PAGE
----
The ultimate internal temperature cooking guide for meat, poultry, and fish. Learn the essential tools needed, how to use them and how to safely cook protein that’s delicious, moist and perfect every time!
- Instant-Read or Digital Thermometers
- Safe Internal Temperature Cooking Guide
- A Note on Internal Cooking Temperatures
- Meat Temperature Chart
- The Importance of Resting
- How to Make Perfect Pan-Seared Salmon
- How to Pan-Sear Scallops
- Rosemary & Orange Glazed Roast Turkey
- How to Roast Pork Tenderloin
- How to Pan-Fry Lamb Chops
- How to Pan-Sear Filet Mignon
- How to Grill Boneless Pork Chops
- How to Pan-Sear Boneless Chicken Breast
- How to Roast Bone-In Turkey Breast
- How to Cook Chicken Marbella (bone-in chicken thighs)
Here in the Midwest, meat is a must. You’ll find it very few and far between where the main entree isn’t consisting of some kind of red meat or at least poultry. However, the problem I run into time and time again is either grossly undercooked or overcooked meats (to the point of no return).
The solution? Don't use time as the rule when cooking meat. Instead, use time as a guide and use temperature as a rule. Cooking times vary, but temperature never lies (unless your thermometer is in severe need of recalibration).
Cooking meat by internal temperature instead of time guarantees a safe to eat, perfectly cooked, tender piece of meat even if your grill runs hot or your oven runs cool. Cooking by internal temperature takes all of the guesswork out of cooking your meals.
Instant-Read or Digital Thermometers
Instant read thermometers are a MUST in cooking and although a quality one can be a bit of an investment, it’s a one-time purchase you’ll never have to make again—it’s well worth it. Here at ZK we recommend the Thermapan Mk4 or the more economical ThermoPop, both are fabulous digital thermometers.
Check out our article on how to use your instant-read thermometer! You'll learn how to insert the thermometer probe correctly, which is essential for getting an accurate temperature reading.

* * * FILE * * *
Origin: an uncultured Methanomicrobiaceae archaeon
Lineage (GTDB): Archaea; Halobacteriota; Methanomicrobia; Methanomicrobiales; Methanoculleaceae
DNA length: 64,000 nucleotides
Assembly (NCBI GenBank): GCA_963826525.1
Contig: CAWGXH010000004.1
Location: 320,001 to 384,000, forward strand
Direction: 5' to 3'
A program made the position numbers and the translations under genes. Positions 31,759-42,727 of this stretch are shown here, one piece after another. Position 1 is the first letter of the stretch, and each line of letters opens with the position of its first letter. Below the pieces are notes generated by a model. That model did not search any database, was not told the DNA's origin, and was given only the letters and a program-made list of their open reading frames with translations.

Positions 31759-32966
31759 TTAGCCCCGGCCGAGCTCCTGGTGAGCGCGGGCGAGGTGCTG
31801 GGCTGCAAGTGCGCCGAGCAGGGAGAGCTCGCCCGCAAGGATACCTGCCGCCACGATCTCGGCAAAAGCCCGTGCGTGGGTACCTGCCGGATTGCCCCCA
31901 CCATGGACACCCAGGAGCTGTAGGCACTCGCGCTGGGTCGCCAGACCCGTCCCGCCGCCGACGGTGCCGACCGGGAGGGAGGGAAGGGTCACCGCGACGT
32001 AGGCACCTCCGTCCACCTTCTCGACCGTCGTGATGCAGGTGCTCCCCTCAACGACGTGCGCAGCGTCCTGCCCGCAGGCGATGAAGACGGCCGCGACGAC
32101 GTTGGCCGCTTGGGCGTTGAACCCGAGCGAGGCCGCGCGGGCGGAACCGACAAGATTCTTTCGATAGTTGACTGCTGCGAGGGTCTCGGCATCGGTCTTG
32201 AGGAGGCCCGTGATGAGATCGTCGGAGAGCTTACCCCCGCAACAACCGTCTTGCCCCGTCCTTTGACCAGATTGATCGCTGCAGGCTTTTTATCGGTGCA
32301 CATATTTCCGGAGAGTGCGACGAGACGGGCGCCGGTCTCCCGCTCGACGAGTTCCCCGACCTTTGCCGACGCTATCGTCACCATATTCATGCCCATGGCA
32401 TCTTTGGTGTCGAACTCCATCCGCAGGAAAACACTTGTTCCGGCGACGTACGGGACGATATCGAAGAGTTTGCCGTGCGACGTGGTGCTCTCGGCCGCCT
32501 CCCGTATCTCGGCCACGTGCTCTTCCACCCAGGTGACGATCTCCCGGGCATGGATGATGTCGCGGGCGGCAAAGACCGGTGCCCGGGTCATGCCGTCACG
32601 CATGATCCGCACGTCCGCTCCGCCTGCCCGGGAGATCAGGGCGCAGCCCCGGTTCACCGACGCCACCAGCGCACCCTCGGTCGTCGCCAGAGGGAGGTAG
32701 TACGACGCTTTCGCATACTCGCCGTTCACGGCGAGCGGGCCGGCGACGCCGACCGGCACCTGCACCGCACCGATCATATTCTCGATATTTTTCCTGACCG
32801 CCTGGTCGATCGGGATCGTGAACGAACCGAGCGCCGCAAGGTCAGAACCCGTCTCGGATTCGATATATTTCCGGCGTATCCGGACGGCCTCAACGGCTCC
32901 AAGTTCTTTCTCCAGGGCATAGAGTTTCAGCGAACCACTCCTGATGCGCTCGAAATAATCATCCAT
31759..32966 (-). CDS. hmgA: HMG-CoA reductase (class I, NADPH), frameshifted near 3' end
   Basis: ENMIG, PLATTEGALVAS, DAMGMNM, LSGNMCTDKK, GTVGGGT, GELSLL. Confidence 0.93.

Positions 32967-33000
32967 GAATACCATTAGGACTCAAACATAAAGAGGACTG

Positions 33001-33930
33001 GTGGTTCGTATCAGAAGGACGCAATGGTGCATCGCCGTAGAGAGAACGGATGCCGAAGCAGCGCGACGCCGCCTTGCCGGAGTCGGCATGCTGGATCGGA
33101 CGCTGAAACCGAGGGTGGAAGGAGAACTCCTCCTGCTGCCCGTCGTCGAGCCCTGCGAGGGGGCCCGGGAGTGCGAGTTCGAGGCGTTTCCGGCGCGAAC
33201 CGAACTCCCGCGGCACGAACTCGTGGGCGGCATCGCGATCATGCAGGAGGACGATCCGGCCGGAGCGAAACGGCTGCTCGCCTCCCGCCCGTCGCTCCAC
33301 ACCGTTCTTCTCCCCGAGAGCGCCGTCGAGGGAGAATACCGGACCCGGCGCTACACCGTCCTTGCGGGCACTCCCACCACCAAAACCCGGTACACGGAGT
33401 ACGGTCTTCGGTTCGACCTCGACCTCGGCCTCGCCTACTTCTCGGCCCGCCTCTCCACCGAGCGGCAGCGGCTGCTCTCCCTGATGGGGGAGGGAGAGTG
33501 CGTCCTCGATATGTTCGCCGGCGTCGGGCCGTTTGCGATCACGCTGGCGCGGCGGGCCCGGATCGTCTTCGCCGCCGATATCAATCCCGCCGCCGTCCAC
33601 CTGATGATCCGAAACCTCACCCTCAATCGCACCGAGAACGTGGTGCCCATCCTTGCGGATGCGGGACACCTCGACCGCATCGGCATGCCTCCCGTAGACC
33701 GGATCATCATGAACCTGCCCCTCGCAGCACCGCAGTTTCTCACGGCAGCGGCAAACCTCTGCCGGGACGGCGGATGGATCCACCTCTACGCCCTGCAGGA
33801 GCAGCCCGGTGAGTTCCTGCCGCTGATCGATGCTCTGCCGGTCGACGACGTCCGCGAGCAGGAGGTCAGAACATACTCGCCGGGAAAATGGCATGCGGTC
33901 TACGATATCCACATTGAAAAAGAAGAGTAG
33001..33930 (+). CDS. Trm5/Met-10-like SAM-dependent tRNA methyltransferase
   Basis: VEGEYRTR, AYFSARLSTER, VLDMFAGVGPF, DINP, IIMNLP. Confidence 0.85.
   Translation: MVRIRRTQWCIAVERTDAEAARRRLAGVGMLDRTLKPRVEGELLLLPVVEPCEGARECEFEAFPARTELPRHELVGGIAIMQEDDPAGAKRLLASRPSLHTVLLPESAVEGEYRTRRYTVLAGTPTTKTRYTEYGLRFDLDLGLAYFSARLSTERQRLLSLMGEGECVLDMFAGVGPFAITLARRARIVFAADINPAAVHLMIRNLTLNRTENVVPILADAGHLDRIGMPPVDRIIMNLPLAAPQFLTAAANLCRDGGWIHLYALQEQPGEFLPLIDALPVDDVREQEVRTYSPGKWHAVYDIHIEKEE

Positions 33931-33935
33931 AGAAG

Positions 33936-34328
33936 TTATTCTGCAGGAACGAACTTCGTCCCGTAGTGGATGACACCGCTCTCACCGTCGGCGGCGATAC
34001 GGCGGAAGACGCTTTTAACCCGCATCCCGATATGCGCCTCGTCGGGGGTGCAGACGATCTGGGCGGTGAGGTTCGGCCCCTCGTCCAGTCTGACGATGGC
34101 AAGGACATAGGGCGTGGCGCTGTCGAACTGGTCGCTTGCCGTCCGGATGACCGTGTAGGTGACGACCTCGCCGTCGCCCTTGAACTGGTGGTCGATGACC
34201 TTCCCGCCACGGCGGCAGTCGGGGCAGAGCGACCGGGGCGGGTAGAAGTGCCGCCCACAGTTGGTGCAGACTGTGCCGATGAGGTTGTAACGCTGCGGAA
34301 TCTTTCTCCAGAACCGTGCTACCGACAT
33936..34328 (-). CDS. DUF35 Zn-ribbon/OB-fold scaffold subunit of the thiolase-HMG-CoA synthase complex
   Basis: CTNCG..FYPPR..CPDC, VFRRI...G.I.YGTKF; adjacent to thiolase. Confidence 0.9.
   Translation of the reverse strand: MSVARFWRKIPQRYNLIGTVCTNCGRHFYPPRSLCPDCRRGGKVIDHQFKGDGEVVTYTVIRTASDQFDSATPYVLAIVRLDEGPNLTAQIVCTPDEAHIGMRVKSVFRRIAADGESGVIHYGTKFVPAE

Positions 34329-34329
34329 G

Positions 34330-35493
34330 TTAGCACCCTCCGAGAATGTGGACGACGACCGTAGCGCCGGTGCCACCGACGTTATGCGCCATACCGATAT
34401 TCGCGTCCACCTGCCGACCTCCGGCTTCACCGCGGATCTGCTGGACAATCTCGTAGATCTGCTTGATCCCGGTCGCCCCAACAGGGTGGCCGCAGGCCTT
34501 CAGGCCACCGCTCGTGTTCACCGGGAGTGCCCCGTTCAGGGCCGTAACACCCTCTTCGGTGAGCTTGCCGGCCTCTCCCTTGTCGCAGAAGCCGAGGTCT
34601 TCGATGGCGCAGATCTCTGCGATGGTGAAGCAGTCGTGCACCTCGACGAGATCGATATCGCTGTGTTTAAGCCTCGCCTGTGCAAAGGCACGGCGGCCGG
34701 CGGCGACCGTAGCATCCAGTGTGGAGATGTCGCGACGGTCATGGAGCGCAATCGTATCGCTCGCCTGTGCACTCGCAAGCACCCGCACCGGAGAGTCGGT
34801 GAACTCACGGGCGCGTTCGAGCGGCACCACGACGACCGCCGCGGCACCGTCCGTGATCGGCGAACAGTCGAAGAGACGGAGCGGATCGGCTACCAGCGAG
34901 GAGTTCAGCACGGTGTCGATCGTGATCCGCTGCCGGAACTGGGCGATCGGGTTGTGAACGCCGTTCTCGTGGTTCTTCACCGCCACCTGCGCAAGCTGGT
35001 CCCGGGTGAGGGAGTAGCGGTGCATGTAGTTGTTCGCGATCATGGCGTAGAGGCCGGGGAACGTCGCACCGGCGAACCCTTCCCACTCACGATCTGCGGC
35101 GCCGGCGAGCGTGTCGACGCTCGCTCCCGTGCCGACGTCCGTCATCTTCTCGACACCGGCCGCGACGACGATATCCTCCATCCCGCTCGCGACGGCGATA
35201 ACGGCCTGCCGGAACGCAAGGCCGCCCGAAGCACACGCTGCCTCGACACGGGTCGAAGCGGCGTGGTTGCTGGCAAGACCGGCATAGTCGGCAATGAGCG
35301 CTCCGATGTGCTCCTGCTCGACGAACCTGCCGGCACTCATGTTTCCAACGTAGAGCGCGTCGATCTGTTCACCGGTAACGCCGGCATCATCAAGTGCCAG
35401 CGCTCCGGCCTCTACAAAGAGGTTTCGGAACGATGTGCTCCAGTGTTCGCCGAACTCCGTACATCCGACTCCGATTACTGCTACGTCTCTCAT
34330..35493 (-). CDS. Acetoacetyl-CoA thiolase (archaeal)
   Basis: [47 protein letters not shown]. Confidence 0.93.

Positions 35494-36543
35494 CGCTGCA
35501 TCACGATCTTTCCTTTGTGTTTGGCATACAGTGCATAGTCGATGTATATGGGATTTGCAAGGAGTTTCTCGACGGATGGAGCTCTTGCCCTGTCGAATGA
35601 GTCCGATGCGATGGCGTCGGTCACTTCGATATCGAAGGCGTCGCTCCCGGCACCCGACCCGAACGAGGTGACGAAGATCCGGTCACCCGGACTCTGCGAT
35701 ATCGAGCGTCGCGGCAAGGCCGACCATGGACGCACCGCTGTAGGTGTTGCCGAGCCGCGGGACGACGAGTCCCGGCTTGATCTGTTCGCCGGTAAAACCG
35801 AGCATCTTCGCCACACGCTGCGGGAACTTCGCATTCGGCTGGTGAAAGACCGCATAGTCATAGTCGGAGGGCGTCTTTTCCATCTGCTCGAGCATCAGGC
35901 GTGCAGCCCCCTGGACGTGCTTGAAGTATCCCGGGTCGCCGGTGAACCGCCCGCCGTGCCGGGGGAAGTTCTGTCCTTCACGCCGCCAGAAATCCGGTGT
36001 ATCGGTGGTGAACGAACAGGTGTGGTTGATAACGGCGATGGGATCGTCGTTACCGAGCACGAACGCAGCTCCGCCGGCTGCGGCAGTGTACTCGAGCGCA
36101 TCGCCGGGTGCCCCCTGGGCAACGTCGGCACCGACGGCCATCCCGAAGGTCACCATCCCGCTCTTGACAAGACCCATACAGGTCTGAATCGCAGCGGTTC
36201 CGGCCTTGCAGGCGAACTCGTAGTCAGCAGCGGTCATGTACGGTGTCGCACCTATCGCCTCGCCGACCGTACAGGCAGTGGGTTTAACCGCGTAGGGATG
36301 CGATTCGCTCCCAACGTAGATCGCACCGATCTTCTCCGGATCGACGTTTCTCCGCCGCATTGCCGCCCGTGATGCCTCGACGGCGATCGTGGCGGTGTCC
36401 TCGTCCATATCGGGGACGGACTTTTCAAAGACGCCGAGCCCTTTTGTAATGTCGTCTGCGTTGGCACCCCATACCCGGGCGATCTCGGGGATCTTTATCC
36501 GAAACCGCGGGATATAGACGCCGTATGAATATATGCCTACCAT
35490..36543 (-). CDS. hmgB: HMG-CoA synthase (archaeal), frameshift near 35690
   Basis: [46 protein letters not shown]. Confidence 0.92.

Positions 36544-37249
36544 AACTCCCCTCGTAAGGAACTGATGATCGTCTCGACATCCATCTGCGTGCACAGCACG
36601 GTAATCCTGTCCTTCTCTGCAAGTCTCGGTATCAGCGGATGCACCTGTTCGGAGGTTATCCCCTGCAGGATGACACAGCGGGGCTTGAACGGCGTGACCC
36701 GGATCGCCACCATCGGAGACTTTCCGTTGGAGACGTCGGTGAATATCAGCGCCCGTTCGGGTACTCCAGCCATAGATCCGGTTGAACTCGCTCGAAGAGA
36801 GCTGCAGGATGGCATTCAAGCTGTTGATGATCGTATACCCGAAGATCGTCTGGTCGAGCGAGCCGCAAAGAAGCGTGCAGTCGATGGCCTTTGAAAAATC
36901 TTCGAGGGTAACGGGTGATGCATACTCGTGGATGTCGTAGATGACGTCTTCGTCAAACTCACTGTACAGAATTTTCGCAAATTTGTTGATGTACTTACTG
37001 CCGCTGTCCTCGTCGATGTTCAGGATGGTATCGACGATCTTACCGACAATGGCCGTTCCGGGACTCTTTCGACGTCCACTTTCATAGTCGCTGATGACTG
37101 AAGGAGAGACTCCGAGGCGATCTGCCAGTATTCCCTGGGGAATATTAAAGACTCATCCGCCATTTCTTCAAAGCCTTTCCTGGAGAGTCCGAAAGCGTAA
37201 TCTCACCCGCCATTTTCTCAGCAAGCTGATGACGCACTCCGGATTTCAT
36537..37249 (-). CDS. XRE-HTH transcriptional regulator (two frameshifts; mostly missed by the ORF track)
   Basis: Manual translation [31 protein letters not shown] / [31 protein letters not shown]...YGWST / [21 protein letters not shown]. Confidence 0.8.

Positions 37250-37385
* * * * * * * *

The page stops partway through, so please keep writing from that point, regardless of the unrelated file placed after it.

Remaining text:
Read all about kitchen gear in our article for the 15 Essential Kitchen Gadgets and Equipment for Every Cook.
Safe Internal Temperature Cooking Guide
Chicken & Turkey
- Light meat: 160–165ºF (71–73ºC)
- Dark meat: 175ºF (79ºC)
- Medium: 140–145ºF (60–63ºC)
145–150ºF (63–65ºC) after resting
- Well-done: 150–155ºF (65–68ºC)
155–160ºF (68–71ºC) after resting
Beef, Veal & Lamb
- Rare: 115–120ºF (46–49ºC)
120–125ºF (49–52ºC) after resting
- Medium-rare: 120–125ºF (49–52ºC)
125–130ºF (52–54ºC) after resting
- Medium: 130–135ºF (54–57ºC)
- Medium-well: 140–145ºF (60–63ºC) (recommended USDA temperature)
- Well-done: 150–155ºF (65–68ºC)
Ground Meat & Sausage
(such as ground beef, ground pork, ground chicken and ground turkey)
- 160ºF (71ºC)
Fish & Seafood
- Rare (tuna or swordfish only): 110ºF (43ºC)
- Medium-rare (tuna, swordfish, salmon): 120–125ºF (48–52ºC)
- Medium (salmon and white-fleshed fish like tilapia, cod, halibut, sea bass): 140–145ºF (60–65ºC)
A Note on Internal Cooking Temperatures
These temperatures are what we recommend when cooking meat, poultry and fish. There are, however, some exceptions that should be noted.
Beef, pork, or lamb should be removed from the heating element when it temps 5–10 degrees BELOW your desired doneness. Dense meat retains heat better, which causes internal temperatures to continue to rise as it rests off-heat. This is called carry over cooking, so if you want your meal to come off the grill, pan, or oven just the way you like it, give it a short rest and pay attention to the temp!
The above temperatures take into consideration your health, safety and enjoyment. We’ve found these degrees (from experience) are the ideal safe temperature—great meaty results that are safe and delicious. You can always cook for a little longer if you prefer your meals especially well-done.
Meat Temperature Chart
Print off our meat cooking temperatures cheat sheet and post it to your fridge for easy access any time!
The Importance of Resting
As instructed with pork, beef, veal and lamb, it’s important to allow a resting period between your cooking temperatures. This will vary depending on a number of factors, including the density, size and even the “juiciness” of your meat.
Allowing your meat to rest keeps the juices absorbed in the meat and helps to avoid overcooking! Keep in mind, the lower the cooking temperature, the less resting time it will need. As a general rule of thumb, any thicker slices of meat should rest for at least 10–15 minutes, but you can let it rest longer without any worry.
We are always here to help, so if you have any meaty inquires or general kitchen cooking questions, leave a comment or send an email to [email protected]